Would you share your definition of critical thinking? Critical thinking requires questioning facts and the status quo. How else could this have been handled? Other not so good critical thinking questions Will this be on the exam? How is this similar to …? If we are trying to foster quality thinking, we don't want students simply to assert things; we want them to try to reason things out on the basis of evidence and good reasons.
That is, there is no point in our trying to model and encourage curiosity, if we are not willing to foster an environment in which the minds of our students can learn the value and pain of hard intellectual work. Education has never before had to prepare students for such dynamic flux, unpredictability, and complexity for such ferment, tumult, and disarray. What data, what experiences, what evidence are given? Paul: I don't think so. Are we willing to bring new rigor to our own thinking in order to help our students bring that same rigor to theirs? The "opposite" is also true.
Avoid leading questions Being a critical thinker is about escaping your bias and seeing things outside of your personal perspective. What can teachers do to "kindle" this spark and keep it alive in education? Question: National standards will result in national accountability. If there is no problem there is no point in thinking critically.
Paul: To flourish, curiosity must evolve into disciplined inquiry and reflection.
Leave a comment Your email address will not be published. We rarely join the quest with our children. See "Why Students-and Teachers-Don't Reason Well" The assessing teachers and testers did not notice that the student failed to respond to the directions, did not support his judgment with reasons and evidence, did not consider possible criteria on which to base his judgment, did not analyze the subject in the light of the criteria, and did not select evidence that clearly supported his judgment. With respect to intellectual standards, we are quite able to design prompts that require students to recognize clarity in contrast to unclarity; distinguish accurate from inaccurate accounts; decide when a statement is relevant or irrelevant to a given point; identify inconsistent positions as well as consistent ones; discriminate deep, complete, and significant accounts from those that are superficial, fragmentary, and trivial; evaluate responses with respect to their fairness; distinguish well-evidenced accounts from those unsupported by reasons and evidence; and tell good reasons from bad.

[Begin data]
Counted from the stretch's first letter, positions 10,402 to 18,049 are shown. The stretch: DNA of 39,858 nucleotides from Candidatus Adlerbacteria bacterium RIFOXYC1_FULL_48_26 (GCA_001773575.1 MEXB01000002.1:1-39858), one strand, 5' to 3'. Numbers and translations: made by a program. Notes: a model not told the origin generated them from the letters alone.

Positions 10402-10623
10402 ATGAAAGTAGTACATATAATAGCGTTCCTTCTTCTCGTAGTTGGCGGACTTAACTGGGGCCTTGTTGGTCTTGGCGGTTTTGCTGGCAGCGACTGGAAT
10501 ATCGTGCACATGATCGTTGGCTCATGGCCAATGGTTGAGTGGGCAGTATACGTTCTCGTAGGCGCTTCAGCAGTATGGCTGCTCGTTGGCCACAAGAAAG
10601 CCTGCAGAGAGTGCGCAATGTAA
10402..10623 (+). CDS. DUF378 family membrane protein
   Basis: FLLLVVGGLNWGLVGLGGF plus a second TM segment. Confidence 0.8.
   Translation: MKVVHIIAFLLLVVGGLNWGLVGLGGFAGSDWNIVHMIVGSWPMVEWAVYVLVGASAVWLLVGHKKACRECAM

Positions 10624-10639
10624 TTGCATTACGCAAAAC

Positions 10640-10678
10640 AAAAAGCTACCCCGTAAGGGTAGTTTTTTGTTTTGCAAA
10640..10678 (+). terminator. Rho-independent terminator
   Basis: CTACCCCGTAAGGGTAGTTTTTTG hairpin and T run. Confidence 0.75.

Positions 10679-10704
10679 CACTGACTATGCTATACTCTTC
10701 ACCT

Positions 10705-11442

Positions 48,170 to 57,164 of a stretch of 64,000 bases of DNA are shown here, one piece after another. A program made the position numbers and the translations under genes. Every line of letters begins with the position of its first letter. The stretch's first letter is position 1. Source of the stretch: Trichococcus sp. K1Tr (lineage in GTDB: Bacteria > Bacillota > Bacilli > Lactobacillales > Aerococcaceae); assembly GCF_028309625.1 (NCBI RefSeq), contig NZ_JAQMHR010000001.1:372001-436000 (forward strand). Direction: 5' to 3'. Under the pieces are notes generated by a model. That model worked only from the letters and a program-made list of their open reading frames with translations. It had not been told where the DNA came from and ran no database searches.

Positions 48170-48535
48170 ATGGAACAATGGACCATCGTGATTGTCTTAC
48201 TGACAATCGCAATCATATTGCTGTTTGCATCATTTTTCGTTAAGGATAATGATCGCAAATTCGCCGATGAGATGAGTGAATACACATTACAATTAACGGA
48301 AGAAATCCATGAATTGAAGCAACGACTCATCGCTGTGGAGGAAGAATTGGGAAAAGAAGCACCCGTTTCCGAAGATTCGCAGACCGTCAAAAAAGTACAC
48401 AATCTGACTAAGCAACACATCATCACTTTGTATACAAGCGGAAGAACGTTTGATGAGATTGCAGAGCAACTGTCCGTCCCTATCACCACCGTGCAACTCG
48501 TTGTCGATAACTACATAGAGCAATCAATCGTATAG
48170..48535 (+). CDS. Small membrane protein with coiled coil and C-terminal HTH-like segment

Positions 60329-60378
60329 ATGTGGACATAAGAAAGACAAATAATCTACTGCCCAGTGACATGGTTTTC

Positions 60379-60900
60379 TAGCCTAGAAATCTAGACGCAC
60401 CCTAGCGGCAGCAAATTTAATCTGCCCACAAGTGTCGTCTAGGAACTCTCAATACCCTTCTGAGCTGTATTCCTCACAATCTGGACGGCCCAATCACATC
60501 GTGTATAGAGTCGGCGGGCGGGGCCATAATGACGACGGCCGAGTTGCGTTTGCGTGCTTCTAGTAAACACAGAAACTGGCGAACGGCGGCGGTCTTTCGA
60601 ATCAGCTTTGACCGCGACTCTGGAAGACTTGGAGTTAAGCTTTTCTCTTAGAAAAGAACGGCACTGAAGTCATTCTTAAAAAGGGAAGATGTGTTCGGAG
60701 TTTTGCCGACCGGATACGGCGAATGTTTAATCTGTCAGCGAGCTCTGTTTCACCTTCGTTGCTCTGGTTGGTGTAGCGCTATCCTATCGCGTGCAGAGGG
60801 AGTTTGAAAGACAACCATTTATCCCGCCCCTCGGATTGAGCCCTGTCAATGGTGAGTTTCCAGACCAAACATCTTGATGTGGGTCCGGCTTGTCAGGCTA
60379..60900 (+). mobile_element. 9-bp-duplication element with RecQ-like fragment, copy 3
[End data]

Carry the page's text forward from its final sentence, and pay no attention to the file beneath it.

How would you use …? This question is a good CTQ because it explores the assumptions under which the rate law might change, such as in Langmuir Hinschelwood kinetics.
Basically the problem in the schools is that we separate things, treat them in isolation and mistreat them as a result. Teenagers, for example, sometimes think so well of themselves that they operate under the illusion that they can safely drive while drunk or safely take drugs. If we are trying to foster quality thinking, we don't want students simply to assert things; we want them to try to reason things out on the basis of evidence and good reasons. The present level of instruction for thinking is very low indeed. The end result is a new creation; the writer's thinking for the first time now exists within the reader's mind. Paul: Consider critical thinking first.